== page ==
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Re: WebID-ISSUE-61 (xsd): xsd datatypes [ontologies]

From: bergi <bergi@axolotlfarm.org>
Date: Thu, 17 Nov 2011 12:04:03 +0100
Message-ID: <4EC4EA23.9010100@axolotlfarm.org>
To: Henry Story <henry.story@bblfish.net>
CC: WebID Incubator Group WG <public-xg-webid@w3.org>
Am 17.11.2011 00:35, schrieb Henry Story:
> On 16 Nov 2011, at 22:57, bergi wrote:
>>> Currently  we use the cert:hex datatype, which was especially
>>> invented to be easy to read for humans: it is possible nearly to copy
>>> and paste a hex from a certificate viewer or from openssl tools and
>>> get it right. It is extreemly lenient. But it is less standard than
>>> using the  xsd datatypes that are discussed in the RDF semantics
>>> document  http://www.w3.org/TR/rdf-mt/#dtype_interp
>>> - xsd:base64Binary
>>> - xsd:hexBinary
>> -1
>> What the modulus really contains is an integer. The xsd:*Binary types
>> don't define how to convert the data. There are many different ways to
>> store integer values (big/little endian or even binary coded
>> decimal...). If we use one of *Binary types we must add a description of
>> their usage to the rsa:modulus property. I think that's not the idea of
>> data types - They should be self describing.
> There is a contradiction between your position here and your position
> below. Below you take a string which is a sequence of characters to be
> something self  explanatory, something which evidently can take the
> place of a number, but above you have a sequence of bytes which you see
> as problematically unable to do so. 

The *Binary data types are just strings, but with very specific rules
how to fill them and how to extract the contained data. That's also true
for pure strings if they are used for anything else than labels. The
difference between *Binary and string is the first possible position for
the description.

string->data types: *Binary
string->property: rsa:modulus

This isn't based on some spec it's just my point of view.

> I imagine the endianess has been taken care of in these bytes. Do you
> know that they have not?

Maybe it's more clear if we talk about some real world examples. Thats
how it would look like in Java:

byte[] binary = {1, 2, 3, 4};
BigInteger modulus = new BigInteger(binary);

The first line represents the *Binary data types. The second line
converts the binary to an integer. That's not defined by the *Binary
data types. The endianness is defined in the BigInteger constructor.
Usually numbers bigger than CPU registers are big endian, but we
shouldn't rely on that.

>> xsd:string
>> +1
>> With xsd:string everything is like it's now, except it's no longer
>> necessary to provide a data type in the RDF document and SPARQL query.
>> One could argue that the rsa:modulus property requires a description how
>> the contained data is coded, but in my opinion that's OK for a literal.
>> The ASK SPARQL query should also work with "FILTER regex()".
> You have exactly the same issue you have with cert:hex except that you
> can then
> no longer switch between types as you can now. Currently because both
> modulus and exponent
> are defined as numbers you can use any way to represent an integer,
> including xsd:integer or
> cert:hex . If at some point for example the xsd crowd came up with some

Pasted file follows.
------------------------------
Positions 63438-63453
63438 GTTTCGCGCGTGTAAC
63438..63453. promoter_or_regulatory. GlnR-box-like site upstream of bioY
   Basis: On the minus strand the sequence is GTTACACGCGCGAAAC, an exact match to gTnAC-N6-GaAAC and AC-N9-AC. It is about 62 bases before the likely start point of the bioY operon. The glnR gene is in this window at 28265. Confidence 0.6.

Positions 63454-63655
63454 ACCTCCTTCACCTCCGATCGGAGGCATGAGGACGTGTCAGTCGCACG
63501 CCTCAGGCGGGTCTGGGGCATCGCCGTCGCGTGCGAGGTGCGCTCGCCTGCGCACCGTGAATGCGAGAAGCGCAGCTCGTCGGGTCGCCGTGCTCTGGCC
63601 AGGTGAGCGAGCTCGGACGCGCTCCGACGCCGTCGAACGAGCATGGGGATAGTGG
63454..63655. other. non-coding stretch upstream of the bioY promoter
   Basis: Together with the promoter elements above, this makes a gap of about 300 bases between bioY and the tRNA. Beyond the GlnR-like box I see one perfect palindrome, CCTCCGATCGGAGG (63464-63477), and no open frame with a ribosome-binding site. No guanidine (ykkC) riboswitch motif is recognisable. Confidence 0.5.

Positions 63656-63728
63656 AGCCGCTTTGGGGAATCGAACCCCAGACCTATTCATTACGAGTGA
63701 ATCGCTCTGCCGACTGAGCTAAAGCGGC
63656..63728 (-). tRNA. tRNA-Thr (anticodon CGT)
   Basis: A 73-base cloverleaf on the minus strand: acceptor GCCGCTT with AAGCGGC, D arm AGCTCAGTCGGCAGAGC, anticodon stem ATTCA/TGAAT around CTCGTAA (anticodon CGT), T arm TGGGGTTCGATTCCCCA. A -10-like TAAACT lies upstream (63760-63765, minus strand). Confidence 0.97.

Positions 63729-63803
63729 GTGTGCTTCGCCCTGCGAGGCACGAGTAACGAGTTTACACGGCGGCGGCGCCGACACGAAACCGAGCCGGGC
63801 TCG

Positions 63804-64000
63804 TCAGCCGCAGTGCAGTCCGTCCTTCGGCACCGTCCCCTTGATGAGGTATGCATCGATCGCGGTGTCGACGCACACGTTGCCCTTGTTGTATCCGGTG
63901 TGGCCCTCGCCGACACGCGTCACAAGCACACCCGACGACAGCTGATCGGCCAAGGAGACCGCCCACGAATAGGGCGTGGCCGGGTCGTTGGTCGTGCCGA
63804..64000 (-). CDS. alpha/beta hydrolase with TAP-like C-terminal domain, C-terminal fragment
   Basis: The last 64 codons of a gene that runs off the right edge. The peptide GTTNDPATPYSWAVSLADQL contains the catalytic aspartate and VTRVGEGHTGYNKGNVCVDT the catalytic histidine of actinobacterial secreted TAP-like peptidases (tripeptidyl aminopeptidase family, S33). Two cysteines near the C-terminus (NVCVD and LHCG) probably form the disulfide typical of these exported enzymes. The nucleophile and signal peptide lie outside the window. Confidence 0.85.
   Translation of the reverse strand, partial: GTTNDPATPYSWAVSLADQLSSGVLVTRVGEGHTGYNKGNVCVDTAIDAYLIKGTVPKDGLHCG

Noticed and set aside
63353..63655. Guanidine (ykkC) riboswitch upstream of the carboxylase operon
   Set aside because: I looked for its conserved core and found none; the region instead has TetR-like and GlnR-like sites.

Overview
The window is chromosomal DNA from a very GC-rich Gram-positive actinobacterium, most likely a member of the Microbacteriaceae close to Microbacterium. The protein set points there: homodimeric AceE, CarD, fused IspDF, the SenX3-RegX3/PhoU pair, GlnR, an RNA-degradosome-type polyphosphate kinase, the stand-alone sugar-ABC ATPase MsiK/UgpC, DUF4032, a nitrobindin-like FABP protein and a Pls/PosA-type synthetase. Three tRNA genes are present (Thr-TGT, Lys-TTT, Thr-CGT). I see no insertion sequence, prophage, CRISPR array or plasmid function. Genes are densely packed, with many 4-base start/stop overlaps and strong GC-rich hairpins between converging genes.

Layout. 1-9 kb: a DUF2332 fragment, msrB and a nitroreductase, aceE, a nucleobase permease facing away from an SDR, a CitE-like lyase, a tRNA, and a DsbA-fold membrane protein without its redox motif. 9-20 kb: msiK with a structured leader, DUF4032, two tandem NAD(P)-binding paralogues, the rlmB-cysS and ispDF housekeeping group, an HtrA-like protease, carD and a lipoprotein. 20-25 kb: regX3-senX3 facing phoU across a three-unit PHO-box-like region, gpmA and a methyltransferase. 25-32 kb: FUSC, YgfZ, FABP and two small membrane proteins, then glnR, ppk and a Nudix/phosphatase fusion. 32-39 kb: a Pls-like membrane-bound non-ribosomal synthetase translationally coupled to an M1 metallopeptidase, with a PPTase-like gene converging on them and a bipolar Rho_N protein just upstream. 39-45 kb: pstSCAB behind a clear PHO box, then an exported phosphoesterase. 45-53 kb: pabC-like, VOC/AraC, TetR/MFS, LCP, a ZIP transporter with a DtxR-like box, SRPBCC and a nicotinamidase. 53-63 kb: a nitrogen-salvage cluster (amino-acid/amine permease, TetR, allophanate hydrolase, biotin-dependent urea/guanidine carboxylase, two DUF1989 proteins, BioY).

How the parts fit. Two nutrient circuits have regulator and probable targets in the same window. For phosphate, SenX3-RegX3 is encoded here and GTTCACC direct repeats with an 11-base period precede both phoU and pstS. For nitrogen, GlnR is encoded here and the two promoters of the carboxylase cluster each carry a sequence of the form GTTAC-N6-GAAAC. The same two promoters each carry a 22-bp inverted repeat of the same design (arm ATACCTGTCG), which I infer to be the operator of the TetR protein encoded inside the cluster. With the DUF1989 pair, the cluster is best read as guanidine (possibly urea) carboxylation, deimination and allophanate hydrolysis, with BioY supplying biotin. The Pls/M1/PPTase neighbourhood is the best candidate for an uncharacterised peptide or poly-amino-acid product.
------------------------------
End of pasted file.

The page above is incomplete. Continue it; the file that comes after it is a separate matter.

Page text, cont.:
> nicer definitions of 
> hexadecimal or base64 numbers those could immediately be used.

Couldn't we still use these types in the future by adding the specific
data type to the triple object?

> With xsd:string in comparison to base64Binary you don't get any
> automatica RDF tools support.
> That is with base64Binary or hexBinary, as with xsd:integer or
> xsd:decimal, the values are converted
> directly into numbers that can be compared by the tools for equality.

I think support means the frameworks have already types/classes for the
xsd:* data types. In Jena for example there are getHashCode and isEqual
methods [1][2].

> Perhaps we can all try the following out. 
> I created 2 data files which I think contain the same information
> $ cat hexdata.n3 
> @prefix : <http://localhost/test#> .
> @prefix xsd: <http://www.w3.org/2001/XMLSchema#> .
> :key :mod "E7E92EB9E08692CB8EB9072222B7"^^xsd:hexBinary .
> $ cat base64data.n3  
> @prefix : <http://localhost/test#> .
> @prefix xsd: <http://www.w3.org/2001/XMLSchema#> .
> :key :mod """AOfpLrnghpLLjrkHIiK3"""^^xsd:base64Binary 
> And then I wrote a SPARQL query
> $ cat test.sparql 
> PREFIX : <http://localhost/test#> 
> PREFIX xsd: <http://www.w3.org/2001/XMLSchema#> 
> ASK {
>   :key :mod "E7E92EB9E08692CB8EB9072222B7"^^xsd:hexBinary .
> }
> Finally I ran the sparql query against both files
> $ arq --graph base64data.n3 --query test.sparql  
> Ask => No
> $ arq --graph hexdata.n3 --query test.sparql 
> Ask => Yes
> So unless I made a mistake in my conversion from hex to base64 - which
> is quite possible - then it looks like Jena arc does not give me the
> right results out of the box.

You added leading zeros before the conversion to Base64. The right value
would be "5+kuueCGksuOuQciIrc=", but that also doesn't work. The SPARQL
spec contains a list of data types [3] which are threated in a special
way. *Binary is not in that list. Unless an implementation has
additional features for the *Binary data types we don't get any benefit
in our SPARQL queries.

> Also what I notice is that base64 only reduces the length of the string
> by one third or one quarter approximatively.  I was expecting more - but
> it had been such a long time ago that I had looked in that space.
> Anyway, this is what I mean by empirical evidence. +1 or -1 without any
> discussion are not worth much. We are trying to come to conclusions
> through some reasoned process here.
> Henry
> Social Web Architect
> http://bblfish.net/

[3] http://www.w3.org/TR/rdf-sparql-query/#operandDataTypes
Received on Thursday, 17 November 2011 11:04:41 UTC

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